Slick movie trailers cut a fine figure in bollywood
To cut a long story short, 2-minute movie trailers have emerged as a key marketing tool, triggering a sort of a boom in the niche trailer-cutting industry.
MUMBAI: To cut a long story short, 2-minute movie trailers have emerged as a key marketing tool, triggering a sort of a boom in the niche trailer-cutting industry.
Cinema trailers are no longer limited to screening in theatres, they are now released on YouTube and as television commercials, reaching millions of web-surfing youngsters and serial-watching women.
With producers spending up to 25 lakh on cutting trailers, up from 3-10 lakh a few years ago, some companies such as creative agency Trigger Happy and post-production firm Prime Focus as well as specialists like Ravi and Binny Padda are making good money cutting slick trailers and promos.
"A theatrical trailer is the most important promotional unit for a film and it is crucial to get it right as everything depends on the perception created by that trailer," says Samir Rao, CEO of Vinod Chopra Films, the film production company of Vidhu Vinod Chopra.
Trailers create a sense of expectation from the film and lure moviegoers to watch it in theatre, he says.
No wonder, besides director and marketing head, top actors such as Aamir Khan and Hrithik Roshan too take keen interest in the making of trailers.
"The potential audience has to get the feel of the film in two minutes and I have to make sure they go to the cinema hall", says Mukul Misra, co-founder and MD at Trigger Happy, which is currently working on the trailers of Kunal Kohli Productions' Teri Meri Kahaani, Vinod Chopra Films' Ferrari Ki Sawari and John Abraham's maiden production venture Vicky Donor among others.
Today, trailers are released online at the same time they hit theatres, and they get millions of views. For example, Dhoom 3's official trailer has already got more than 2 million views on YouTube. Even the trailer of Vicky Donor, a movie made at much smaller budget, has got close to a million views in a month.
Trailers have come a long way since the 1990s and early 2000s when songs took 90% of trailer time and roughly half the filmmakers cut their own trailers. Today, a trailer is complete in itself, like a commercial, and it's always cut by a specialist.
It has a mixture of dialogues, action scenes, item numbers, background music and, in the case of most thrillers, a climax that ends in a question mark. Slick and crisp editing is a prerequisite for a successful trailer.
"We use more of an advertising approach and use computer graphics, motion effects and use the film's music differently," says Merzin Tavaria, co-founder and chief creative officer of Prime Focus, which has cut trailers for Kahaani, No One Killed Jessica and Shaitan among others.
Generally, a big-budget film's marketing and publicity today includes one or two theatrical trailers of 2-3 minutes and 8-10 television promos of 10-30 seconds, which would include 3-4 song promos and five to six dialogue promos. In the case of small-budget films, trailers play the key role of attracting an initial footfall in theatres.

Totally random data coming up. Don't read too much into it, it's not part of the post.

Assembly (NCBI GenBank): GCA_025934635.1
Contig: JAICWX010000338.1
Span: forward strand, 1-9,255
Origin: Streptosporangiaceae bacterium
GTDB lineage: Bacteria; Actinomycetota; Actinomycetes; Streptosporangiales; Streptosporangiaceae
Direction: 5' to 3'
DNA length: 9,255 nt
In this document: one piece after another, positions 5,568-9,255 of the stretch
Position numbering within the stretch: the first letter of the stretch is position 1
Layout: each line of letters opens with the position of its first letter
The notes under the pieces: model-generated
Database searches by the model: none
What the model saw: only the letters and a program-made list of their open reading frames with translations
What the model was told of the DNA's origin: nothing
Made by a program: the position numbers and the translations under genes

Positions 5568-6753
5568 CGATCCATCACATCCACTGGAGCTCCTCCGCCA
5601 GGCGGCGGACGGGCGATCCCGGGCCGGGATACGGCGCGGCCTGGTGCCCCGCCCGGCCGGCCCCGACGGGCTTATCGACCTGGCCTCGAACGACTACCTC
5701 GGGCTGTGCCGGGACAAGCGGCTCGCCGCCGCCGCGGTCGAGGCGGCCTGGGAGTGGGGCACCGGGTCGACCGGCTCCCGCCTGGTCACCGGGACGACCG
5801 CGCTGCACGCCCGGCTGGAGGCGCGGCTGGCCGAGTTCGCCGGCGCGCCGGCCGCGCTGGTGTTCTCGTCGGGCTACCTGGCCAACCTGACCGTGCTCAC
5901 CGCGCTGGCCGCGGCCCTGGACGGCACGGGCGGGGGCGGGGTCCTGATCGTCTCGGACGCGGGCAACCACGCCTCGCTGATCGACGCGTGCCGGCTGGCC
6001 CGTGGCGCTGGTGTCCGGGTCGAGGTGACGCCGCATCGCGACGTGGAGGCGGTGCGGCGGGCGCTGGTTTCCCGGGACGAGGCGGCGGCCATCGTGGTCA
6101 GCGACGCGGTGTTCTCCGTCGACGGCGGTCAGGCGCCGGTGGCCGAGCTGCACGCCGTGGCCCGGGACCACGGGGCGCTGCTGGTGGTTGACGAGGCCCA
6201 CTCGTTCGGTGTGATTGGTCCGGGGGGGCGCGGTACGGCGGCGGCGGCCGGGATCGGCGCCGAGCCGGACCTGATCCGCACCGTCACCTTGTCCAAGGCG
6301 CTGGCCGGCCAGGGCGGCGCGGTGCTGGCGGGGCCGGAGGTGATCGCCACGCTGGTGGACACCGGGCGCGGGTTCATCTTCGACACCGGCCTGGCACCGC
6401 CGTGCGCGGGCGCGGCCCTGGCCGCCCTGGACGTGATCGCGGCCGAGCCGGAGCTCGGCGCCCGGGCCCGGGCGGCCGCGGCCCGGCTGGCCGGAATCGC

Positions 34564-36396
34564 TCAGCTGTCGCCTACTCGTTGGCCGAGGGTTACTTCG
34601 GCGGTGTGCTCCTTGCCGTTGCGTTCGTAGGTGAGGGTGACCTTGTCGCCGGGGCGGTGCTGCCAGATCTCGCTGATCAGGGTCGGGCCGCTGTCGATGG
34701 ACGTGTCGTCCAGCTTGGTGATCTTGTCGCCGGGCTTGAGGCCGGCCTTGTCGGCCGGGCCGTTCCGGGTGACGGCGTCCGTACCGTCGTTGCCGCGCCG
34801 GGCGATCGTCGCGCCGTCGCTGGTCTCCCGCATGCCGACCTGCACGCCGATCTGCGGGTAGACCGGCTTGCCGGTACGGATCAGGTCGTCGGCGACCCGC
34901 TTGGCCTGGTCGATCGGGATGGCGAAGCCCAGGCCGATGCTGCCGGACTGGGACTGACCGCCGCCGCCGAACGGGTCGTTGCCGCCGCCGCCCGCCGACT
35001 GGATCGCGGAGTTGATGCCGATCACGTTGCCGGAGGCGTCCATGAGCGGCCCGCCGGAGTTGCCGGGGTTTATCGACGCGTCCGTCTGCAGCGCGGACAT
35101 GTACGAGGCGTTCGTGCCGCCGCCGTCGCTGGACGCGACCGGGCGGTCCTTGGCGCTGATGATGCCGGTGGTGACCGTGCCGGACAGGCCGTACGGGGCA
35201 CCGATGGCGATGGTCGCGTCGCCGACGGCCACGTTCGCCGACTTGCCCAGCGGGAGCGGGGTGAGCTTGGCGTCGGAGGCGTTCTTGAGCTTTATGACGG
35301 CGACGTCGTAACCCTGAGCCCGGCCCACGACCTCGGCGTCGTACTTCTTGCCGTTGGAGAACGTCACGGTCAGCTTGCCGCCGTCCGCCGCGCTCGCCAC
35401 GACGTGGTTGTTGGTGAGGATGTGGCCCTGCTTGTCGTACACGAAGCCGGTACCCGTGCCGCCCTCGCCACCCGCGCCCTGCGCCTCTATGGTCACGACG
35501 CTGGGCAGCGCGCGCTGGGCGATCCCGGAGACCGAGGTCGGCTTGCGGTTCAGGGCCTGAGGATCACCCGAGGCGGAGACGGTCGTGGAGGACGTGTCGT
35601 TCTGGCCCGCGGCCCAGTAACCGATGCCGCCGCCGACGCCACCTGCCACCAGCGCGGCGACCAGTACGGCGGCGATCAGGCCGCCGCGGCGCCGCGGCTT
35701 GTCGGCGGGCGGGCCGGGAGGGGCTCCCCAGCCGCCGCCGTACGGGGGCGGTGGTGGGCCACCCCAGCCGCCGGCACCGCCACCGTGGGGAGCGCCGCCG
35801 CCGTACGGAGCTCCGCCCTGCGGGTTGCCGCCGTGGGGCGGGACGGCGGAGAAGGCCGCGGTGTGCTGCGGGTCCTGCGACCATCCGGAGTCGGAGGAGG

The cost of cutting trailers depends on the number of promos and trailers required. Trigger Happy's Misra says filmmakers today spend between 3 lakh and 25 lakh on trailers and promos. Ravi Padda, veteran film publicist in Bollywood and known trailer maker, says five years ago, a producer would rarely spend 10 lakh on a trailer.
He and his brother Binny Padda have cut trailers of more than 500 films including Ghajini, Ra.One and Rockstar. They are currently working on Gangs of Wasseypur and the remake of Chashme Baddoor, among others. Their expenses include hiring editing studios and editors and buying latest editing and visual effects software.
Padda says the profit margins for cutting trailers is in the range of 25-30%. He says work on trailers now start six to eight months before the release of the film. In fact, the release of Chashme Baddoor is yet to be finalised. Companies such as print and poster publicity Marching Ants now plan to foray into trailers.
So what makes a great trailer?
Nabeel Abbas, CEO of marketing strategies firm Epigram Advertising, says, "A good trailer is not only exciting but accurate too. The film flops if there is disconnect between the trailer and the film."
Marching Ants Director Joy Ghoshal says the trailers of Kahaani and Ra.One were among the better ones in recent times. "They were successful in conveying the appropriate sense and feel of the film to the audience," he says.
Josy Paul, chairman and chief creative officer of ad agency BBDO India, says cutting trailers is a specialist's job that a film editor cannot do. "Brands come to us in spite of a dedicated and capable marketing team for getting a fresh and objective take on their advertising strategy. It's the same reason why filmmakers are turning to these dedicated promo cutters," he says.
Trailer cutting may have become a lucrative business in India only recently and the industry is too informal and small to track, but the history of film trailers dates back almost 100 years to 1913 when Hollywood studios started screening clips of upcoming films.